"Financial Panics" vs. "Industrial Depressions" Pre: 1911


MANY people believe that industrial depressions are the result of financial panics. Many of them are, but when they result from this cause they are of short duration and their origin is always apparent. Long continued and mysterious industrial depressions result from something more lasting than a panic. They originate from something wrong within the industries themselves. They are independent of panics and come whether panics occur or not.

The causes and conditions of a financial panic and of an industrial depression are so radically different that any condition which is a direct cause of one cannot by any possibility be a direct cause of the other. When an acid is mixed with an alkali, they neutralize each other and the active qualities of both are destroyed. The causes and conditions which lead up to an industrial depression are just as opposite and antagonistic to the causes and conditions which lead up to a financial panic as are an acid and an alkali.

Differences Between the Causes and Conditions of Panics and Depressions

Panic is defined as "a sudden, unreasoning, overpowering fear, especially when affecting a large number simultaneously; extreme and sudden fright." A "Financial Panic" is therefore the effect produced upon the finances of a country by sudden, unreasoning, and overpowering fright.

Depression is defined as "a state of dullness or inactivity a protracted season when business falls below the normal." " Industrial Depression," therefore, means, literally, a state of dullness or inactivity in the industries of the country; a protracted season during which the production of buildings, furniture, goods, machinery, railroads, ships, etc., falls below the normal.

A financial panic is precipitated by sudden, excited, and imprudent action. An industrial depression is precipitated by deliberate, thoughtful, and prudent inaction. One is the effect of mental excitement, which results in a temporary check to the natural flow of the mediums of exchange. It is a mental disorder.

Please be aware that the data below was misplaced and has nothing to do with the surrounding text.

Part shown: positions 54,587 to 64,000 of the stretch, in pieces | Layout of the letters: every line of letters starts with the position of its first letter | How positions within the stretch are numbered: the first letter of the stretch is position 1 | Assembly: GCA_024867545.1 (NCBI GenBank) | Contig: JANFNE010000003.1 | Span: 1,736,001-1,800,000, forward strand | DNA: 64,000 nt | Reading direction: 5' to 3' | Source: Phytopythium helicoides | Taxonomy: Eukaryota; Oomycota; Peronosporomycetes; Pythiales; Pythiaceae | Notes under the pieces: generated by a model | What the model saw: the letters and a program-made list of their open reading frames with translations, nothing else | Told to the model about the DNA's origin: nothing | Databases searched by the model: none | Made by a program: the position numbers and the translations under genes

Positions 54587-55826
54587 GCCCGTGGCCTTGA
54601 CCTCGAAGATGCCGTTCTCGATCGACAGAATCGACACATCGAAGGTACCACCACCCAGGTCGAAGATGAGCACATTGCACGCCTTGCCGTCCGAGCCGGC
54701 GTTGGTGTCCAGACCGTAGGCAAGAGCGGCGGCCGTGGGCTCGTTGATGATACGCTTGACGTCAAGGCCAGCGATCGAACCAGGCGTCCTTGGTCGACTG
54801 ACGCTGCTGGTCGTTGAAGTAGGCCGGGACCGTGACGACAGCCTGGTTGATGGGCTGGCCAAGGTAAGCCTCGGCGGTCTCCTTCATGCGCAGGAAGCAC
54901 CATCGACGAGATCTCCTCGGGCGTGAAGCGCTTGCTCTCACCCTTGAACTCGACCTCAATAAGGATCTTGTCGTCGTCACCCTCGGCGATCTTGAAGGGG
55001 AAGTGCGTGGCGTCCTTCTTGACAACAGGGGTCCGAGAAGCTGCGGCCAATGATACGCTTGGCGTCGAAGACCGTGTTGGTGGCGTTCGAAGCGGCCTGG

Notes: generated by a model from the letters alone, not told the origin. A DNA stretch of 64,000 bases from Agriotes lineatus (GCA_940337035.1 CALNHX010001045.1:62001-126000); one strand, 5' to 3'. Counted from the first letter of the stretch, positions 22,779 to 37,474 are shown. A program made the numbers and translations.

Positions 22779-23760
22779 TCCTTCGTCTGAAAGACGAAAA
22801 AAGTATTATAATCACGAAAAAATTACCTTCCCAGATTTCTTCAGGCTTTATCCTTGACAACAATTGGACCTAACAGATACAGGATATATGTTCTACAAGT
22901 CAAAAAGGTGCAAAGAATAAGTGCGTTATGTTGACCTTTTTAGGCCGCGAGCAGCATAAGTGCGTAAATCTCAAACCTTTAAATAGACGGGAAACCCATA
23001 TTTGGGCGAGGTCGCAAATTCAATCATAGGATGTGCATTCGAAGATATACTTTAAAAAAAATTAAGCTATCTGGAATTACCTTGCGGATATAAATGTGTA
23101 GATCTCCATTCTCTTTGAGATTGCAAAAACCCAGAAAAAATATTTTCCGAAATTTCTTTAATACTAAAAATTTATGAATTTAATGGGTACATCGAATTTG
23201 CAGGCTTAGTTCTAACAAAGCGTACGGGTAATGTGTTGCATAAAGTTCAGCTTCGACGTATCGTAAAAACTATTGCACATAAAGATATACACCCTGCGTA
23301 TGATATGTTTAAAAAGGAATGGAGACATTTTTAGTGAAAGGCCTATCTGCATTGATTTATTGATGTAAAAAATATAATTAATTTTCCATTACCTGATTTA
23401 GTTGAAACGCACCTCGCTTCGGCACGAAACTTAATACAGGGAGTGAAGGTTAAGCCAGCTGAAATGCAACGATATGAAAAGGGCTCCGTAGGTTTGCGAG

The other is the effect of calm, deliberate consideration, which results in reducing the rate of production of materials of physical wealth. It is a physical disorder. A financial panic is an acute malady. Its beginning is sudden, vivid, intense, and startling. Its chief element is fright. It paralyzes finances at a single blow. Each subsequent step in its course is an alleviation. Each day, week, or month shows a marked recovery. From its nature, as well as from its intensity, it is short-lived.

An industrial depression is a stubborn, chronic malady. Its beginning is gradual and quiet. It commences and goes on increasing in force for many months, unnoticed. Its cause is silently doing its fatal work while actual business is increasing by leaps and bounds. When actual depression appears, its cause has almost ceased to exist. From its nature, as well as from its deep-seated and gradual growth, industrial depression is long-lived.

A financial panic is usually a matter of a few months, weeks, or days. An industrial depression is usually a matter of one or more years. A financial panic may be compared to a mob, in which a great number of excited minds work upon and excite each other until men act in a body as no one of them would act if left to himself. Industrial depressions, on the other hand, are the cumulative results of the deliberate and thoughtful decisions of individual men.